Chuck Raasch covers politics for Gannett News Service. His e-mail address is


Charles Krauthammer: Dr. Obama's Miraculous Cure.

Dr. Obama's miraculous cure
By Charles Krauthammer

WASHINGTON — Yesterday, Barack Obama was God. Today, he's fallen from grace, the magic gone, his health care reform dead. If you believed the first idiocy — and half the mainstream media did — you'll believe the second. Don't believe either.

Conventional wisdom always makes straight-line projections. They are always wrong. Yes, Obama's aura has diminished, in part because of overweening overexposure. But by year's end he will emerge with something he can call health care reform. The Democrats in Congress will pass it because they must. Otherwise, they'll have slain their own savior in his first year in office.

But that bill will look nothing like the massive reform Obama originally intended. The beginning of the retreat was signaled by Obama's curious reference — made five times — to “health insurance reform” in his July 22 news conference.

Reforming the health care system is dead. Cause of death? Blunt trauma administered not by Republicans, not even by Blue Dog Democrats, but by the green eyeshades at the Congressional Budget Office.

Three blows:

(1) On June 16, the CBO determined that the Senate Finance Committee bill would cost $1.6 trillion over 10 years, delivering a sticker shock that was near fatal.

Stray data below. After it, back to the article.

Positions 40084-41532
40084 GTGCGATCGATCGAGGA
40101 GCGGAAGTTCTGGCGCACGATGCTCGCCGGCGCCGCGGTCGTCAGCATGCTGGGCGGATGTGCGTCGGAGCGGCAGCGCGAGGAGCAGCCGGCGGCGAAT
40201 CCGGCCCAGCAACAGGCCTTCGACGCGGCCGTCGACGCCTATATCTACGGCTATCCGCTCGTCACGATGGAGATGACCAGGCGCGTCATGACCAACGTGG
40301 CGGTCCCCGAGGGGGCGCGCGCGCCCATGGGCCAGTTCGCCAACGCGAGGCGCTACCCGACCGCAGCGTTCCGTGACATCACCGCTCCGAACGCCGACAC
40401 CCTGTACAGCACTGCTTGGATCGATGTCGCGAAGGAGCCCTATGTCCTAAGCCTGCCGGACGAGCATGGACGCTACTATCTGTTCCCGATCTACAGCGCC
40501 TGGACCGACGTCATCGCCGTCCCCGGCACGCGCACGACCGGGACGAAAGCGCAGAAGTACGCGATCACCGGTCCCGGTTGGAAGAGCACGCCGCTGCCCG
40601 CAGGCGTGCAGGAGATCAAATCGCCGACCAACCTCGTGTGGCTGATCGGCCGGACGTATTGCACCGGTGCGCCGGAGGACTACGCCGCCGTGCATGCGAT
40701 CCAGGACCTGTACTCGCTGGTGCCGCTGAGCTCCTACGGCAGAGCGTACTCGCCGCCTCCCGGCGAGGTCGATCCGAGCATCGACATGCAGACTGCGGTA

(2) Five weeks later, the CBO gave its verdict on the Independent Medicare Advisory Council, Dr. Obama's latest miracle cure, conjured up at the last minute to save Obamacare from fiscal ruin, and consisting of a committee of medical experts highly empowered to make Medicare cuts.

The CBO said that IMAC would do nothing, trimming costs by perhaps 0.2 percent. A 0.2 percent cut is not a solution; it's a punch line.

(3) The final blow came last Sunday when the CBO euthanized the Obama “out years” myth. The administration's argument had been: Sure, Obamacare will initially increase costs and deficits. But it pays for itself in the long run because it bends the curve downward in coming decades.

The CBO put in writing the obvious: In its second decade, Obamacare significantly bends the curve upward — increasing deficits even more than in the first decade.